Yagyashala: A place where Vedic ceremonies and astrology merge harmoniously


On a bustling warm summer day, with the air resonating with the blaring horns of vehicles and the lively activity of the market, a captivating mantra gently played in the background, drawing our attention. Curious, we traced the source of this tranquil melody to Yagyashala, situated on the third floor of a building in Kaushaltar, Bhaktapur.

Upon entering Yagyashala, we are immediately struck by its harmonious blend of ancient and modern artistic design. The space is adorned with comfortable furniture, adorned with indoor plants, and decorated with a calendar and captivating paintings. Within this tranquil ambience, three youthful priests stand together, chanting mantras in unison, creating a captivating chorus of sacred sounds.

On the fourth floor, there is a permanent fire pit (havan kund). In front of it, is a prayer room. Inside the prayer room, there are traditional decorative designs made up of colourful rice kept inside transparent glass. At a glance, they look like rangolis, traditional decorations and patterns made with ground rice, particularly during festivals. A copper wire has been used to line its inner layer.

The Yagyashala is a meticulously designed modern space that facilitates a wide range of Vedic rituals. Here, one can partake in Vedic Puja, perform graha shanti ceremonies to appease celestial influences, and seek expert consultation on Vastu, the traditional architectural principles. Additionally, the Yagyashala offers services for crafting handmade kundalis (birth charts), conducting mantrabhisheka (ritualistic chantings), and availing astrology services, providing a comprehensive and convenient spiritual and astrological hub all under one roof.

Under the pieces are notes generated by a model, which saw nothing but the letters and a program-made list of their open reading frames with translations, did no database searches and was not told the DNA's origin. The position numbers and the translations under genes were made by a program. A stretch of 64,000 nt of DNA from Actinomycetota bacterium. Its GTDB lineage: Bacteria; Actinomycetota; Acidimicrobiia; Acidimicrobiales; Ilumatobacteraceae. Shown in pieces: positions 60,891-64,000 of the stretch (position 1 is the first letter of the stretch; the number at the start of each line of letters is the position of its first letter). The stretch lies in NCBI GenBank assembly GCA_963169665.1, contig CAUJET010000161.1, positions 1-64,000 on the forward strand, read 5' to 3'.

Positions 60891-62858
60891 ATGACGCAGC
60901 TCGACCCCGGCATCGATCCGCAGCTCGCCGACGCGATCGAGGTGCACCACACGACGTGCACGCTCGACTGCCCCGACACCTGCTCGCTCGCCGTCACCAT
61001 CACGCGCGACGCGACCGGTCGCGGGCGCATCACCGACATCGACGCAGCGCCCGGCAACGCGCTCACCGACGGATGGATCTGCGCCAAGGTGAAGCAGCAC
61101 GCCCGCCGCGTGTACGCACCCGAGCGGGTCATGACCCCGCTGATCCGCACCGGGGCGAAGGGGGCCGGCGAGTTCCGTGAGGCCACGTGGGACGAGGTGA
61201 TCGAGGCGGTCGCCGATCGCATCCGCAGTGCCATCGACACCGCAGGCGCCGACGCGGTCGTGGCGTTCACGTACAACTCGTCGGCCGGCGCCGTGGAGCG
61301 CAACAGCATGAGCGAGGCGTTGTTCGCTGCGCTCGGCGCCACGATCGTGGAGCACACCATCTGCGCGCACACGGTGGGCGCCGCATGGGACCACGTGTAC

Starting young

Photo: Bikash Shrestha

Yagyashala was formed when a group of young boys wanted to know more about the rituals and traditions practised in Hindu society. One of the founders Jesson Adhikari, 26, from Bhaktapur, says he developed an interest towards Vedic science when he was pursuing his Masters in Business Administration.

Driven by a deep fascination towards Vedic science, Adhikari embarked on a journey to Varanasi to pursue the study of metaphysics. During his time there, he delved into the intricacies of various Vedic rituals, expanding his knowledge and understanding of the ancient practices.

With a background in management, an entrepreneurial spirit, and a genuine passion for Vedic science, Adhikari was inspired to share his newfound wisdom and create a platform to preserve and promote these valuable traditions. That is how Yagyashala was born.

“To utilise my academic skill and knowledge of Vedic science, I established Yagyashala,” says Adhikari.

Soon Abhishek Adhikari, a 27-year-old software developer, joined him. Abhishek was sold by what Jesson was aiming to do through Yagyashala and wanted to make a difference by making Vedic tradition methodical.

Two soon became three when 27-year-old priest Shantiram Adhikari joined their venture. Influenced by the deep respect and reverence his father received as a priest, Shantiram decided to follow in his footsteps. He pursued formal education and training to become a priest himself, as he wanted to carry on the family tradition.